We travel: Luci stays home; Cologne

The Tialfi cruised into Cologne and docked. Cologne is a busy city with new buildings including these pretty spectacular residences known as the “Crane Towers”.

In the lower right of this photo, the windowed building is a chocolate museum. We didn’t go there.

As sometimes happens, the Tialfi double-docked with another Viking ship. When this happens, both ships share a gangway and passengers from the outside ship cross the lobby area to access the shore and their tours. Tialfi was the inside ship and since our “balcony” was on the side toward the other craft, we kept our drapes closed (so did the stateroom opposite).

Our walking tour was scheduled for 9:15. The tour guide met us at the ship as the old city was nearby.

Only a few blocks away was the 14th century cathedral, Great Saint Martin Church. It was built on the remains of a Roman chapel. The architectural style is Romanesque.

On into the city which has a pedestrian shopping area, lots of restaurants, boutiques and pubs.

The area looks pretty empty in this view. Restaurants don’t open until 11:30 and shops only a bit earlier. As in many cities, Cologne has fountains too and pretty flowers.

And yummy Curry Wurst!

Around the corner we can begin to see the Gothic Cologne Cathedral. A World Heritage site which was started in 1248 and finished in 1880 but refurbishment continues. The acidic rain damages the statues and carvings which have to be removed and replaced so they don’t become a hazard. Fortunately, the cathedral escaped much damage in WWII bombing.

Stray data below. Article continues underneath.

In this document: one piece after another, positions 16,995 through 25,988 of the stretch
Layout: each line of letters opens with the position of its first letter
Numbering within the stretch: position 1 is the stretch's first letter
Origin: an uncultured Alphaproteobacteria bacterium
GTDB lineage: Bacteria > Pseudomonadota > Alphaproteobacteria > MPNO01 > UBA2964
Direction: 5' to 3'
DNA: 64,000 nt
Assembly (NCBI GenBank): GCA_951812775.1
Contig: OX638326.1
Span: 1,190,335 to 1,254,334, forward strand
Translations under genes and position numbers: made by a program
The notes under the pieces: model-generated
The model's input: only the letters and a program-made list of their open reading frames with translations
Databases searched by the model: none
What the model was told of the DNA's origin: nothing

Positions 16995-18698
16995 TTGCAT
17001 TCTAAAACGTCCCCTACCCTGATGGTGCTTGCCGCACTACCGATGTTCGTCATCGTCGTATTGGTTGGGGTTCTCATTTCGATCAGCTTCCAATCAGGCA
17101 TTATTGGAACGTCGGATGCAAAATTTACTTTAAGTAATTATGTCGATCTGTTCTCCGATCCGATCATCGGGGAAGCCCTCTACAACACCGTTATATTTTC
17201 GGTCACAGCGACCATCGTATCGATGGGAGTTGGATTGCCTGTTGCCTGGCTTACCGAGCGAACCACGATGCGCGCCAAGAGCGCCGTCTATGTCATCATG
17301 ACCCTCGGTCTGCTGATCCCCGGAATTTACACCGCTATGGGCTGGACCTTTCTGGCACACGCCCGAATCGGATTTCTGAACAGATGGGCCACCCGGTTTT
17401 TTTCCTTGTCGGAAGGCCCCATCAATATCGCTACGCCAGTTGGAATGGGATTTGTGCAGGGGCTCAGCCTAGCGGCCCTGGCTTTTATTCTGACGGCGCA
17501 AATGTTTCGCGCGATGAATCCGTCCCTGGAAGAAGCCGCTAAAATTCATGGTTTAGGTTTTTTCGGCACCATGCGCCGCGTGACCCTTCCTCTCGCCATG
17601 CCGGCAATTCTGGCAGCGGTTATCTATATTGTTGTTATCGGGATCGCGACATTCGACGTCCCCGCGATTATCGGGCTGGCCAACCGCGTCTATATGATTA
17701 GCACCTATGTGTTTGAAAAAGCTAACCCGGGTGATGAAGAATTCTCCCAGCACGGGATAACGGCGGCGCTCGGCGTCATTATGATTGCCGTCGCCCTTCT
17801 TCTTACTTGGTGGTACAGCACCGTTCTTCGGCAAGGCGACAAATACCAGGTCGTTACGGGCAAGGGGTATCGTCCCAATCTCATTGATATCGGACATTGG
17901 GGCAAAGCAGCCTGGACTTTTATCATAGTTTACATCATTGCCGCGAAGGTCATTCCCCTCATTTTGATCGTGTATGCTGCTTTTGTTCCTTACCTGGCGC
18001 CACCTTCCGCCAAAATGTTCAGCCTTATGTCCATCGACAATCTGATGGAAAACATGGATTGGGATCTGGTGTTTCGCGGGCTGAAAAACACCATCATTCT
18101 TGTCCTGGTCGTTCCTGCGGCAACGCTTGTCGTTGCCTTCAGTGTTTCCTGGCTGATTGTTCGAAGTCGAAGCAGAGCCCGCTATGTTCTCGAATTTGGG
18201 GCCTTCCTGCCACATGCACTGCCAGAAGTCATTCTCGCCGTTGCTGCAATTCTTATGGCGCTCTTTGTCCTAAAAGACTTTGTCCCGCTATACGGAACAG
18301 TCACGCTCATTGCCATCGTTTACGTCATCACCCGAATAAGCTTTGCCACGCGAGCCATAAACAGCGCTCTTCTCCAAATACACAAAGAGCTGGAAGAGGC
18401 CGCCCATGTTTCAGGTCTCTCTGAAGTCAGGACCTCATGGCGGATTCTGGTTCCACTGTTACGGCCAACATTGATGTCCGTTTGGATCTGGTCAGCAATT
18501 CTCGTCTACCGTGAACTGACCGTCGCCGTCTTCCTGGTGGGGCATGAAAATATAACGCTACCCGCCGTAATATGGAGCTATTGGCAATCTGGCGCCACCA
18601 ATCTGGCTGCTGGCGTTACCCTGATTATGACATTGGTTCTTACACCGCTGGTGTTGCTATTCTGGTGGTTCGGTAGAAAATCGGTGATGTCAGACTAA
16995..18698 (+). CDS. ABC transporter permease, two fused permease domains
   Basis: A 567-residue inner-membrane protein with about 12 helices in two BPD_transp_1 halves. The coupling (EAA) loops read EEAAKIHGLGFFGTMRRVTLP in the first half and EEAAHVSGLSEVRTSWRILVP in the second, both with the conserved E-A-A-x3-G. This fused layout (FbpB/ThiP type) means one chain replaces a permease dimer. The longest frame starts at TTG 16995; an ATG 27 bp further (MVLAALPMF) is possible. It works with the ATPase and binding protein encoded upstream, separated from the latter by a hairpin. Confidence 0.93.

The outside is spectacular but the inside is splendid.

We returned to the ship for lunch since our next scheduled tour wasn’t until 6PM. After lunch and rest, we decided to return to the city and visit the Roman Germanic Museum which was near the cathedral.

The museum was built around this 220 AD Dionysus mosaic. It was discovered in 1941 by workers building an air raid shelter. The museum preserves and features this mosaic as well as other Roman artifacts.

After visiting the museum, we ambled along enjoying the nice day. We visited a church and churchyard that was close to the ship.

The churchyard had a lovely garden with flowers and water and garden art.

The rusty garden art reminded me that there was a Fragrance Museum that documents centuries of fragrance history as well as the House of 4711 another celebrated fragrance house. It would have been interesting to see those.

This splash pad was a favorite of the little folk.

Many buildings had slate roofing but I was fascinated by the roofs with fish-scale tiles.

Our evening tour was Cologne’s Beer Culture Dinner Tour. It started at 6PM with a walk to a restaurant/pub Bauhaus zur Malzmuhle, established in 1858, where we sat around a big table and were served a meal and beer.

Sauerbraten, beets, mashed potatoes with brown gravy, applesauce, sauerkraut and maybe a pork steak. Not really remembering now about a month later. I’m pretty sure that I enjoyed it. The beer was the thing. One of the most famous beers is Kolach beer and is served chilled in 7 ounce glasses, not steins. The waiter carries beer on a circular tray that is called a crown which was specifically designed for the Kolsch glasses. Kolsch beer is brewed only in Cologne and is delivered fresh from the barrel to the table. He will keep bringing you a full glass and remove your finished glass until you cover the glass.

The beer kept coming but we had other pubs to see.

The German pub or brew house is a place to drink a few with your friends and visit. There is no music playing or TV blaring sports. Just a quiet space. The one we visited next had plank seating along the wall with a high counter like table and stools on the opposite side. After a round of beer here, Dave and I excused ourselves. Enough.

Back at the ship we took in some light classical music by a Cologne harpist and violinist. These two ladies played and sang several selections. They were very accomplished and a joy to watch and listen to.


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